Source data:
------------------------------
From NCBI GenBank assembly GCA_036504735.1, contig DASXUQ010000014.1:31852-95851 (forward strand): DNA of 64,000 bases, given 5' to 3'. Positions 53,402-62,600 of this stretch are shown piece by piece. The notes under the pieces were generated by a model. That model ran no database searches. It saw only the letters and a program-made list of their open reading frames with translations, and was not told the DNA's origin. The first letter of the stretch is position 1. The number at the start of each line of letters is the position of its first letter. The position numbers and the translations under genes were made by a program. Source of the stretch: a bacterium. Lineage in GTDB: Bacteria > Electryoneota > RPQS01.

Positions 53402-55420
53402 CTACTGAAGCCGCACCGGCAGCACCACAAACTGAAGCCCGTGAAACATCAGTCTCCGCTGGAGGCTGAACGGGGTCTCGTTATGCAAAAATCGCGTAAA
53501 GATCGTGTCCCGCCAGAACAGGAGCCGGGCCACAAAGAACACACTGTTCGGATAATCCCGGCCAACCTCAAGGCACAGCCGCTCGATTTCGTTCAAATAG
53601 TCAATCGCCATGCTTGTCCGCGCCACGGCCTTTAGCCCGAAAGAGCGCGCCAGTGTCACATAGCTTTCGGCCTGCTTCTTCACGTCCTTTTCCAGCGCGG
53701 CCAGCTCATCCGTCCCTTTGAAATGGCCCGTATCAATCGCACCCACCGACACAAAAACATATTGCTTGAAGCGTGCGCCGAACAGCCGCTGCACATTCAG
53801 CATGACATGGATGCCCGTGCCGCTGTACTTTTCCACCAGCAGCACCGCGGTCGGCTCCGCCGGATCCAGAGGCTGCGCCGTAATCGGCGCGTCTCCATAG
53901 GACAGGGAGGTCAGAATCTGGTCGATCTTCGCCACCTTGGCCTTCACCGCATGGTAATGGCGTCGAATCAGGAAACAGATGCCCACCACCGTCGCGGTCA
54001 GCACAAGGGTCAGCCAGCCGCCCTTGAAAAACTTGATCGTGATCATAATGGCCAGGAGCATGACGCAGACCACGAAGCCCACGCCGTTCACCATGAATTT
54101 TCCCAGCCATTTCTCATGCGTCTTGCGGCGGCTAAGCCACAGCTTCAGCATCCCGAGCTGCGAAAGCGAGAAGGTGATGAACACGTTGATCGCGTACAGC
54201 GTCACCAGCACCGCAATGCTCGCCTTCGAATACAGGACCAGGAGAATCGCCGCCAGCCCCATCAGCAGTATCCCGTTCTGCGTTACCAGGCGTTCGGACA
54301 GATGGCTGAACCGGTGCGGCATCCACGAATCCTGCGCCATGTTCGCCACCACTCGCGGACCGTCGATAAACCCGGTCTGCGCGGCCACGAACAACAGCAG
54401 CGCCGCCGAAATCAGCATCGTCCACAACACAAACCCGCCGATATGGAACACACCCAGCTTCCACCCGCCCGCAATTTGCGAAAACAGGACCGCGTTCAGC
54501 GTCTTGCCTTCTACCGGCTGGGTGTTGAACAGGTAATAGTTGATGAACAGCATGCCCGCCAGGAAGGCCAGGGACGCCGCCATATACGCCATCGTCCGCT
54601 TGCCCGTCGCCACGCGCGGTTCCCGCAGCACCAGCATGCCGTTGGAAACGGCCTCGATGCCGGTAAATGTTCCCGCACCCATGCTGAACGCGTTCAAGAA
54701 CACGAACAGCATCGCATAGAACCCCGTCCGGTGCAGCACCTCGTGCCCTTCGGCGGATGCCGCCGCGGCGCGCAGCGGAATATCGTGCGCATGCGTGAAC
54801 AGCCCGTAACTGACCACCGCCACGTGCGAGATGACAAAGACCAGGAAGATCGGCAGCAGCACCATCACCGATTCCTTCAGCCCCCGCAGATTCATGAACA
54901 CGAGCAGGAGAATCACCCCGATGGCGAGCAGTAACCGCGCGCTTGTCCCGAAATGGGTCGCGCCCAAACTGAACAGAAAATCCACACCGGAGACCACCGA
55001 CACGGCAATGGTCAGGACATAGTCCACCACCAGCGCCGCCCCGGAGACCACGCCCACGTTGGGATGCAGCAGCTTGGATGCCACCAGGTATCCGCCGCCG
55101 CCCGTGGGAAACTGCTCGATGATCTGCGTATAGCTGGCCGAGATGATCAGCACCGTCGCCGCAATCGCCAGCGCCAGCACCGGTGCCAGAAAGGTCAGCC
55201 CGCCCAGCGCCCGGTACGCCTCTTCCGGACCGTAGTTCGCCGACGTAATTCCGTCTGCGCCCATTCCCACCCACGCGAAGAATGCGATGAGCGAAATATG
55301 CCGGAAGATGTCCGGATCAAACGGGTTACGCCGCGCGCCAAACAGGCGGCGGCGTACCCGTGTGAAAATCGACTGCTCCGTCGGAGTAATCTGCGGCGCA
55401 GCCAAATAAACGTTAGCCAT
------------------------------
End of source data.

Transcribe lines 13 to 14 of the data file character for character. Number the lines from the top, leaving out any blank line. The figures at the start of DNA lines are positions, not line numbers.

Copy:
54401 CGCCGCCGAAATCAGCATCGTCCACAACACAAACCCGCCGATATGGAACACACCCAGCTTCCACCCGCCCGCAATTTGCGAAAACAGGACCGCGTTCAGC
54501 GTCTTGCCTTCTACCGGCTGGGTGTTGAACAGGTAATAGTTGATGAACAGCATGCCCGCCAGGAAGGCCAGGGACGCCGCCATATACGCCATCGTCCGCT